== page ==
History

  • August 14th, 2005
    • Initial revision.
  • August 15th, 2005
    • Fixed some warnings under VS 2003 and corrected compile problem in GetLayoutInfo() - use const_iterator instead.
    • Added GetClientRectSB() helper function to CScrollHelper and CLayoutHelper.
  • September 8th, 2005
    • Added re-check of sizing constraints as per discussion with Lars and zarchaoz.

License

This article, along with any associated source code and files, is licensed under The Code Project Open License (CPOL)

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nschan
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Comments and Discussions

 
QuestionVery good article! PinprofessionalVolynsky Alex26-Sep-14 12:37 
GeneralThere is a simpler way PinmemberMizan Rahman6-Dec-10 4:24 
QuestionWhy the event of "OnSize" take first than that of "DoDataExchange" PinmemberNothend8-Jan-07 3:18 
AnswerRe: Why the event of "OnSize" take first than that of "DoDataExchange" Pinmembernschan8-Jan-07 15:42 
Generalanother solution of the same problem Pinmemberpetr1234513-Jul-06 10:26 
GeneralRe: another solution of the same problem Pinmembernschan14-Jul-06 15:47 
GeneralRe: another solution of the same problem Pinmembermikejobu2322-Jan-10 7:13 
GeneralRe: another solution of the same problem Pinmemberpetr123459-Jul-14 4:12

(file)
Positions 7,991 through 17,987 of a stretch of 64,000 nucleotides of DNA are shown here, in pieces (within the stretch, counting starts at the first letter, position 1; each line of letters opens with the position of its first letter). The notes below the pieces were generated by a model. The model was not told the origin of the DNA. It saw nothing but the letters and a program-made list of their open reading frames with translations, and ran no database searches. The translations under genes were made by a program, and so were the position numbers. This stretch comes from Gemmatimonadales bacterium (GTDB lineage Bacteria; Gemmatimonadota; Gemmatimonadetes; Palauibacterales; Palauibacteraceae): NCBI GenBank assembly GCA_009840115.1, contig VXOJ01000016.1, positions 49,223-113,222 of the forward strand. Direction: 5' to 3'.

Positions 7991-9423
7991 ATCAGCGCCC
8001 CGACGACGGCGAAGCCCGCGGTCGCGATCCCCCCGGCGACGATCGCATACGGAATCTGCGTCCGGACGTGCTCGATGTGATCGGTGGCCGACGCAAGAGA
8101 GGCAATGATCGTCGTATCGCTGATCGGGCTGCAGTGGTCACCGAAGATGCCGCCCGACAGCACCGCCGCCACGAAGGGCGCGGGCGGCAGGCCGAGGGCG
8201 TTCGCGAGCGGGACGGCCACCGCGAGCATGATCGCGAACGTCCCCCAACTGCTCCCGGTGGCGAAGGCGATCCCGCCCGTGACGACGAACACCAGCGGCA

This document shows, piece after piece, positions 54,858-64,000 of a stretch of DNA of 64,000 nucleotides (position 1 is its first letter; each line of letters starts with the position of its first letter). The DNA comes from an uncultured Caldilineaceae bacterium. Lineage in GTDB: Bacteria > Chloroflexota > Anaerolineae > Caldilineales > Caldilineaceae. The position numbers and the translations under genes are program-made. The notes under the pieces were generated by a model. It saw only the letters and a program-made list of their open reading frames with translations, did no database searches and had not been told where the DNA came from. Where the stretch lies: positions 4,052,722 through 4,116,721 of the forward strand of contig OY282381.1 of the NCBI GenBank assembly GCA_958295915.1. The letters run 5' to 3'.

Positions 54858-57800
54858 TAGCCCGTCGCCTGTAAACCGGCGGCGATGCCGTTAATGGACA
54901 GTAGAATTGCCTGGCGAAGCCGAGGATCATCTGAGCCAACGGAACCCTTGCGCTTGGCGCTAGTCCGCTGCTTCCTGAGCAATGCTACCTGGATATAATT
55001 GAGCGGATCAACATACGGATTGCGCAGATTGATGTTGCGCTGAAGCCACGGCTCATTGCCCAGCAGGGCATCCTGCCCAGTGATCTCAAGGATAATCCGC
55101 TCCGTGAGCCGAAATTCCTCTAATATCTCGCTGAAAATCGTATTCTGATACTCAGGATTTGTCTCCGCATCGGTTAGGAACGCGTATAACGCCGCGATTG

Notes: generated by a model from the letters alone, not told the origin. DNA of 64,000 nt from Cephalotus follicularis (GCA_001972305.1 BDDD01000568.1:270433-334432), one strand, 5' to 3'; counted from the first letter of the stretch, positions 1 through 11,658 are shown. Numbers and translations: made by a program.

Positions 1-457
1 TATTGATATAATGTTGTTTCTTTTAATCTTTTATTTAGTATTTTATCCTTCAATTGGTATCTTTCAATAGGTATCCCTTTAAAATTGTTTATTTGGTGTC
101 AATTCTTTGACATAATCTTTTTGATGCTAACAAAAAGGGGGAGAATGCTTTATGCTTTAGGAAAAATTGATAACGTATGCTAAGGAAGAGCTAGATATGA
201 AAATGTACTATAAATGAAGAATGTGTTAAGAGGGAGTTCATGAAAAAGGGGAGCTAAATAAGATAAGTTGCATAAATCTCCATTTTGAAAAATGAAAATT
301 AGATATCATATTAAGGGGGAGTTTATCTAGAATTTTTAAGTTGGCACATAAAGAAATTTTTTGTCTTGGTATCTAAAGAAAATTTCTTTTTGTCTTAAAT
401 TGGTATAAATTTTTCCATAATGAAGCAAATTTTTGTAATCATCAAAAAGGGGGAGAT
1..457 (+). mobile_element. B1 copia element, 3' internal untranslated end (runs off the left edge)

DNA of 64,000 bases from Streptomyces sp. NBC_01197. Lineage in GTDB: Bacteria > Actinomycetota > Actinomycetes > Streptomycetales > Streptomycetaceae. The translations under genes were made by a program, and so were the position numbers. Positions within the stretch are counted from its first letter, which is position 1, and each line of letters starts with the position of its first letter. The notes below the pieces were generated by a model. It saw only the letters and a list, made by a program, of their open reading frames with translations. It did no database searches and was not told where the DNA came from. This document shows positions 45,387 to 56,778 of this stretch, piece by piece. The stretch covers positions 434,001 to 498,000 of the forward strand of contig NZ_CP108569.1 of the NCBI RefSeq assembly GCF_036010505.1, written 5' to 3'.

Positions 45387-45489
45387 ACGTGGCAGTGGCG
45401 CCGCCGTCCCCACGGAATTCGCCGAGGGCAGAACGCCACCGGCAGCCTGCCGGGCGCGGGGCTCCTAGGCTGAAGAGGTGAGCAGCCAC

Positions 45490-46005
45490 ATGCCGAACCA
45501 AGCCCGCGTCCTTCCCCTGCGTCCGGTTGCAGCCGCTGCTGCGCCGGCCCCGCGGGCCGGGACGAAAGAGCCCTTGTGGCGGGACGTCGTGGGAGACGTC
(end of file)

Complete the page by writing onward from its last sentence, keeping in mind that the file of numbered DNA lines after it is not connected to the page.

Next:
GeneralComboBox Height Pinmembermikobi11-Apr-06 23:39 
GeneralRe: ComboBox Height Pinmembernschan12-Apr-06 18:41 
GeneralRe: ComboBox Height Pinmembermikobi12-Apr-06 23:32 
GeneralRe: ComboBox Height Pinmembermikobi13-Apr-06 21:43 
GeneralRe: ComboBox Height Pinmembernschan14-Apr-06 8:23 
GeneralRe: ComboBox Height Pinmembermikobi14-Apr-06 21:23 
GeneralRe: ComboBox Height Pinmembernschan16-Apr-06 10:52 
GeneralThanks a lot ! + Suggestion PinmemberRedFraggle4-Mar-06 9:41 
GeneralRe: Thanks a lot ! + Suggestion Pinmembernschan5-Mar-06 3:29 
GeneralRe: Thanks a lot ! + Suggestion PinmemberRedFraggle5-Mar-06 4:45 
GeneralRe: Thanks a lot ! + Suggestion Pinmembernschan5-Mar-06 13:43 
GeneralRe: Thanks a lot ! + Suggestion PinmemberRedFraggle6-Apr-06 8:05 
GeneralRe: Thanks a lot ! + Suggestion Pinmembernschan7-Apr-06 16:46 
GeneralCreating a VERTICAL dialog PinmemberAlexEvans10-Jan-06 12:07 
GeneralRe: Creating a VERTICAL dialog Pinmembernschan11-Jan-06 3:15 
GeneralRe: Creating a VERTICAL dialog PinmemberAlexEvans11-Jan-06 10:02 
QuestionHow about controlling the parent form? PinmemberMogobuTheFool30-Dec-05 20:19